There are plenty of people who exercise just to maintain their current state of fitness, strength or body composition and that is fine. But there are also plenty of people who are actively trying to improve on one or more of these factors and not making any progress. This article will discuss what is required for change.
I am going to be talking about building up aerobic endurance capacity as that is what “most” people think of when you say “general fitness”. In order to improve aerobic endurance capacity the aerobic system must be pushed and then adequate recovery is required. An example of maintenance training would be doing the same 5km run in exactly the same time each time you did it. When I first got into health and fitness, I was very overweight and very unfit. I had a 2km lap that I would try to jog around. I couldn’t make it all in one go so I would count how many times I had to go back to a walking pace per lap. The next time I was aiming to reduce the amount of times I had to walk. In fact, I even remembered which telegraph pole I had to stop at first and would strive to make it just that bit further. Eventually, I made it all the way around my 2km lap without walking. And at this stage, I then started focussing on the total time taken.
If I was happy to be able to jog the 2km lap in xxx mins then from then on in, I could just aim to maintain that level of fitness.
Progressive tension overload is required to stimulate muscular hypertrophy. This is not a requirement for strength but the two “generally” go hand in hand. The topic could be an article on it’s own so I’ll be talking about the basics here. I will discuss a few different methods of overload.
1. More weight (intensity)
2. More reps; if you completed 8 reps last week at x kg and completed 10 reps this week at x kg
3. More sets (volume); if you completed 3 sets of 8 reps at x kg last week and completed 4 sets of 8 reps at x kg this week
These are the basics of progressive tension overload. In a well designed program there shouldn’t be an increase in intensity and volume indefinitely i.e. the body can handle increases in both for a period of time but deload periods are required to recover.
If a person is happy with their current levels of strength/muscle mass then they could adopt a maintenance approach. Volume and frequency can be reduced by around 2/3’s (of what was required to improve) provided that the intensity levels stay high e.g. a person was training 6x a week and doing 3 sets of 8 reps for all exercises (for simplicity). They could drop to around 2x a week and do 1 set for each exercise if they are still moving the same amount of weight.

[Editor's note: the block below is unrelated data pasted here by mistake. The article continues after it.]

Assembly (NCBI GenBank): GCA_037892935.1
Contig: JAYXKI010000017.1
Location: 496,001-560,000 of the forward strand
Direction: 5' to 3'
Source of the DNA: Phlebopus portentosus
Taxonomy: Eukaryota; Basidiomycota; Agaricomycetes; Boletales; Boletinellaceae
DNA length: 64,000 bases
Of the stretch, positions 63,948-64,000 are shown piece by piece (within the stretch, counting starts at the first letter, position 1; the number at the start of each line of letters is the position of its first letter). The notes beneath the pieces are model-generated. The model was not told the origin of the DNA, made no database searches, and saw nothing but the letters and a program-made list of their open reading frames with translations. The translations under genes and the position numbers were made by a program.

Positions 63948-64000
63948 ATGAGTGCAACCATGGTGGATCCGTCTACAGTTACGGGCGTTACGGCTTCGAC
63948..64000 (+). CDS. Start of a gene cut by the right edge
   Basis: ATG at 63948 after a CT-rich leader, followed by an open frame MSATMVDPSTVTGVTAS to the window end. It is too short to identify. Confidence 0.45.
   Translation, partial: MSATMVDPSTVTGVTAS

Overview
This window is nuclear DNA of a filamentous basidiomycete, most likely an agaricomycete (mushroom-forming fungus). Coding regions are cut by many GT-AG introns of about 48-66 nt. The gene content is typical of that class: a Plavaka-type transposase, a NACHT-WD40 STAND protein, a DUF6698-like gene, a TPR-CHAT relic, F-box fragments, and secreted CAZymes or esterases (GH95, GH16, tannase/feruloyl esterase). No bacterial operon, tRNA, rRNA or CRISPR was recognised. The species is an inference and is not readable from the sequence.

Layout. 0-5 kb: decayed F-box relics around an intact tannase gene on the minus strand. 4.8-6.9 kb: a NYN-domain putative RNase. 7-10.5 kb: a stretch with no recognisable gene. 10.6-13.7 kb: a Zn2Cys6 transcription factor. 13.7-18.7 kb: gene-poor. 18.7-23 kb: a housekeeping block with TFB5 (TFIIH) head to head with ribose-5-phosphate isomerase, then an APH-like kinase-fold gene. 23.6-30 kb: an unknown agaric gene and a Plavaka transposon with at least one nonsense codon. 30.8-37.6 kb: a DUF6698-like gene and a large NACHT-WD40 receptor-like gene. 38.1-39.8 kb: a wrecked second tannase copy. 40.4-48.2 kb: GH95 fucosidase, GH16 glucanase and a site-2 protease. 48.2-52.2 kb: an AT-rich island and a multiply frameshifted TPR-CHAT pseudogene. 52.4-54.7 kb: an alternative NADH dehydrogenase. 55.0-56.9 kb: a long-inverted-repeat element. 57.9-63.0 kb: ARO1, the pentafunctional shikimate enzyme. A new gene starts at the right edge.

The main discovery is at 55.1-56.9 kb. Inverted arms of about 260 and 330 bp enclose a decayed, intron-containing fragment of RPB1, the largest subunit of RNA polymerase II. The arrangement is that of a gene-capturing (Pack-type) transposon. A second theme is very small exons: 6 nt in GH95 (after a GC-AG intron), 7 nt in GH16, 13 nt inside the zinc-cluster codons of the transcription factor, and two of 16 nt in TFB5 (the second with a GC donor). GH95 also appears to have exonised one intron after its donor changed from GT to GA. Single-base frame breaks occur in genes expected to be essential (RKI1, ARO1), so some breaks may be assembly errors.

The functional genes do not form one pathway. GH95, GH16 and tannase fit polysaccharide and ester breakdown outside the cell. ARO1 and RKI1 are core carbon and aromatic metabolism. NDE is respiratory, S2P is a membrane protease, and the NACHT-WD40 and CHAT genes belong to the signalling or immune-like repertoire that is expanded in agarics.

To maintain body composition, the primary factor is energy balance. A person may have adopted a maintenance strategy for general fitness and strength but if they are eating too much (or too little) there will be changes. We know that when we gain or lose weight it will be a combination of fat and lean body mass (LBM). If a maintenance approach to training has been taken but there is an adequate caloric surplus to gain weight then the ratio of fat/LBM gain will not be great. In the case of a caloric deficit the same applies but the ratio of fat/LBM loss could actually be favourable as long as the intensity is kept high in the weight room to preserve LBM. (There are many other factors involved in this but this is the simplistic version)
If a person wants to improve their body composition then that generally means gaining LBM or losing fat or possibly both (but generally not at the same time). This could be a whole article in itself so I will just say that a sufficient plan should be put in place that has adequate energy balance for the goal and a training program that includes sufficient resistance training (to preserve or gain LBM). The general fitness bit is actually optional as cardio isn’t required to be lean.
If you are looking to change an aspect of fitness, strength or body composition then you need to challenge your body to do things it hasn’t done before. If you are happy with your current levels then a maintenance approach can be employed. But if you are trying to change and getting no where then looking at what you have been doing and what you could be doing better is the first step towards achieving your goals.